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Online Privacy

Regulatory Dissonance: FreePress' Tim Wu at FTC & Administration: No Burdensome Regulations

If ever there was a prime example of "regulatory dissonance" it would be:

 

 

Google: 'Settlements 'R' Us?' Is Google Choosing Regulation?

Has Google shifted its legal strategy from its scorched earth legal tactics to more brand-friendly 'Settlements 'R' Us' political tactics?

  • And is Google politically ramping up its lobbying against "search regulation" to try and minimize the restrictions it has to abide by in order to settle the phalanx of serious law enforcement investigations and lawsuits it is facing on antitrust, privacy and intellectual property?

I. There is emerging evidence that Google may be in settlement court-regulation-submission mode.

Glass House Google Throws Stones

The company that has copied all the world's information on its servers without permission and has a mission to "organize the world's information and make it universally accessible and useful," ironically has decided to be publicly indignant about the alleged copying of its public search information.

 

  • It is the supreme irony that "glass-house Google" has accused Microsoft of copying Google's public search results.
    • In a blog post Google shared its purpose behind its stone-throwing accusation: "...to those who have asked what we want out of this, the answer is simple: we'd like for this practice to stop."

It pathetically ironic that Google can comprehend that it does not like to have its own claimed private or proprietary information copied and made accessible to the world for free, but Google cannot comprehend why anyone else would not like Google to copy their private or proprietary information without permission and make it available to the world for free.

Let's review all of the other entities who like Google would "like for this practice to stop" -- by Google.

Could Google now possibly better understand why:

 

Skyhook Wireless is Google's Netscape -- Googleopoly VII: Monopolizing Location Services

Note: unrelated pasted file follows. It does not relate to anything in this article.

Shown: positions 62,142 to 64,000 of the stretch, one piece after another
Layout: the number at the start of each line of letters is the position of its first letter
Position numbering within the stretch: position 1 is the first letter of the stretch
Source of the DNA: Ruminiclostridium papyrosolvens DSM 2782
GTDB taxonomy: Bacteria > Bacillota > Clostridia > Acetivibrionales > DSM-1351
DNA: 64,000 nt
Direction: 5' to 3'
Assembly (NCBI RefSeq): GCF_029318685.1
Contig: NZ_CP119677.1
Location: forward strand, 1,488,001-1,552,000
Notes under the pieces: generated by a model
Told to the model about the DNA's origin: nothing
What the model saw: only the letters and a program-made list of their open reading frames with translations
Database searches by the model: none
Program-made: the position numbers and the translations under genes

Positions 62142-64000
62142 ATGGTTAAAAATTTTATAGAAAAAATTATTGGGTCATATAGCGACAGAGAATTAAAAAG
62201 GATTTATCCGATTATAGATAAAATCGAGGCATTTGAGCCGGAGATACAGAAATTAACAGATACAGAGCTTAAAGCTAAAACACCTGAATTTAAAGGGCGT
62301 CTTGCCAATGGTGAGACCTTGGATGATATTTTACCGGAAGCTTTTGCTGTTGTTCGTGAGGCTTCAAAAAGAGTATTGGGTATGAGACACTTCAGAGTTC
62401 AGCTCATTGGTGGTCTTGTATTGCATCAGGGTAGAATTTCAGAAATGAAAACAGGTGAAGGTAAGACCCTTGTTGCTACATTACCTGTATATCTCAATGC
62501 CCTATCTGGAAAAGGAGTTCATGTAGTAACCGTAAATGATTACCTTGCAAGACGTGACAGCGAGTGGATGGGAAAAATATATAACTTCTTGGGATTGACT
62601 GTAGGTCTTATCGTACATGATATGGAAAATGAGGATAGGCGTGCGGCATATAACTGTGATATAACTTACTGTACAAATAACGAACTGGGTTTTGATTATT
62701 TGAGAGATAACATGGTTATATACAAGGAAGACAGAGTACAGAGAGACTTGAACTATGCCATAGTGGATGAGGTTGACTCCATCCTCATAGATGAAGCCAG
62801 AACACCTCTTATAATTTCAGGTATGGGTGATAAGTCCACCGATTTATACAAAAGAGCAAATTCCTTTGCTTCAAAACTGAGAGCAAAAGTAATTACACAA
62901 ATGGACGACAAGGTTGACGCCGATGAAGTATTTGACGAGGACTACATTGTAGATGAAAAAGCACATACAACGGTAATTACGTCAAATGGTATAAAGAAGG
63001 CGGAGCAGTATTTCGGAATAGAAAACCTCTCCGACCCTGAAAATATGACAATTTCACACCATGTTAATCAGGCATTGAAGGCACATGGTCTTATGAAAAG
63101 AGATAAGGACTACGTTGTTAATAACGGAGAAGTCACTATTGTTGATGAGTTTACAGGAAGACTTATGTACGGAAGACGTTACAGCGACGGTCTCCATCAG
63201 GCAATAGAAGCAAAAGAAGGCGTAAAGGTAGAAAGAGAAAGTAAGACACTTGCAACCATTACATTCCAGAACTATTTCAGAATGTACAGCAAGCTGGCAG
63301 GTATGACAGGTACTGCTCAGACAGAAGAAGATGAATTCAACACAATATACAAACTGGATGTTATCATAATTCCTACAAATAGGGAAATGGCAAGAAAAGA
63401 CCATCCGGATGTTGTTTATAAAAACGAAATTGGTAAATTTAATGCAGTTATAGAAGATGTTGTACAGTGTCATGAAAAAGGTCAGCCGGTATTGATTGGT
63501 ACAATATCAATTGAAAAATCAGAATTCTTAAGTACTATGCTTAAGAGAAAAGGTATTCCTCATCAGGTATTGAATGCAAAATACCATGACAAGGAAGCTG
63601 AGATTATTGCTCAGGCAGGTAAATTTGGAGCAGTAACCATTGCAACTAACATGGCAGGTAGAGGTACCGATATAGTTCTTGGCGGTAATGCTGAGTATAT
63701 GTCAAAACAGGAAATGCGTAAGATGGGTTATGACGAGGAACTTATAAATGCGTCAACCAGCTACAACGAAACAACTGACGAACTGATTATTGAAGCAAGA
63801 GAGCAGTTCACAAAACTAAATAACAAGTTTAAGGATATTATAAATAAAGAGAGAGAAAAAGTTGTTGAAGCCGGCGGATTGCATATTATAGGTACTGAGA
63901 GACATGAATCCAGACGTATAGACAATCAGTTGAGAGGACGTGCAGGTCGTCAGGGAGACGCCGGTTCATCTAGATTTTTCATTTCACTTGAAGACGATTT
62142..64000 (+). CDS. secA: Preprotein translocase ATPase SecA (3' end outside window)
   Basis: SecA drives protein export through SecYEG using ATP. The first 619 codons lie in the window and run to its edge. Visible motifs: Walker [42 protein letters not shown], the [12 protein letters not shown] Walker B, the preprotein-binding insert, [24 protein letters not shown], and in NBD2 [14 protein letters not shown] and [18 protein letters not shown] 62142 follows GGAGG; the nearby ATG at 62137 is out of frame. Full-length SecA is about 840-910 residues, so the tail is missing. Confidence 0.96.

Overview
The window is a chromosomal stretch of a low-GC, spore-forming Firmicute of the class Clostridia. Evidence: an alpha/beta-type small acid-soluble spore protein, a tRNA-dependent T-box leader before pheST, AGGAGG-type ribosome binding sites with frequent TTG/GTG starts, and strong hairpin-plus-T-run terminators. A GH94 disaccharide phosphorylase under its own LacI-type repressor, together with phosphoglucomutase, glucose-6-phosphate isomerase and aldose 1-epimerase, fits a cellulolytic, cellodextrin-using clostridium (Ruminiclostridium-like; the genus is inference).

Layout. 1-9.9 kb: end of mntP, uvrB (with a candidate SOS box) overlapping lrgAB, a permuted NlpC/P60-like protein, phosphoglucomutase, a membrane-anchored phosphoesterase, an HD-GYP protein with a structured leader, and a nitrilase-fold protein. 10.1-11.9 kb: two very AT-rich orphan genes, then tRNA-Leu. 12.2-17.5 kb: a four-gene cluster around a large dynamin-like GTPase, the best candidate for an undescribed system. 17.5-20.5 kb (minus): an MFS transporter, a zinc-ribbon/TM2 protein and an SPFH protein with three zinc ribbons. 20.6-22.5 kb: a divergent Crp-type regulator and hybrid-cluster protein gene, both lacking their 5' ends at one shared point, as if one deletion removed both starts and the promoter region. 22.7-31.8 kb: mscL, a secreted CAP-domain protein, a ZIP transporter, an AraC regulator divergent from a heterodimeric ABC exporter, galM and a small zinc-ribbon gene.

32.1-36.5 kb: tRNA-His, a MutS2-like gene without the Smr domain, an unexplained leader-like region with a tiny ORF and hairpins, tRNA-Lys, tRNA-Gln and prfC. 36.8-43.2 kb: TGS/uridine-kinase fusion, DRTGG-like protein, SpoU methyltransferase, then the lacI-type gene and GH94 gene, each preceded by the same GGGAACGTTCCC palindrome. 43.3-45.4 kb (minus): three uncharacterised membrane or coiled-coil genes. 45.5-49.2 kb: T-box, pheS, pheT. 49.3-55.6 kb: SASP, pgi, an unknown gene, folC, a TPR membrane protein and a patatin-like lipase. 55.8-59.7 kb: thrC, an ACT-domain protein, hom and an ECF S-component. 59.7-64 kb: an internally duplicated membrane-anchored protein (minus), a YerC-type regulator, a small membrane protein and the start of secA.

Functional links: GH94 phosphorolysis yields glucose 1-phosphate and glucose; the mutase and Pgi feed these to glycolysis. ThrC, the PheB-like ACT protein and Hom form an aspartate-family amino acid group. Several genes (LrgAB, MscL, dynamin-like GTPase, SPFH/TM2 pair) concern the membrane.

Skyhook Wireless' anticompetitive complaints are to Google's antitrust problems what Netscape's complaints were to DOJ's anti-monopolization case against Microsoft -- i.e. the most blatant, understandable, and strategically-important example of abusing monopoly power to monopolize a linchpin technology in order to extend the monopoly into other strategic markets.

 

  • Simply, Skyhook Wireless is the poster child victim of Google monopoly abuse.

 

 

I.  Why is Skyhook-Google analogous to  Netscape-Microsoft ?

Of all the many claims of anti-competitive behavior against Google that I have reviewed over the last four years, I believe the Skyhook complaints are the charges that Google should be most worried about and that the DOJ/EU should be most interested in.

Google Sides with Wikileaks

It is stunning that Google's decision to side with Julian Assange's Wikileaks and make all the stolen secret, private and proprietary Wikileaks information universally accessible to the world via Google search, has gotten virtually no media attention, given the:

 

  • International carnage and controversy caused by Wikileaks reprehensible actions;
  • Media's broad coverage of Wikileaks;
  • Google's serial disrespect for others as evidenced by its serial privacy, IP, cybersecurity, and antitrust problems around the world that have been broadly covered by the media; and
  • Google is the world's leading source for accessing Wikileaks secret, private and proprietary information.

 

When Google's Acting CEO Eric Schmidt told the DLD media conference in Munich (as reported by Reuters):

 

Larry Page's Biggest Challenges as Google CEO

Larry Page is very different from Eric Schmidt, consequently he will be a completely different Google CEO.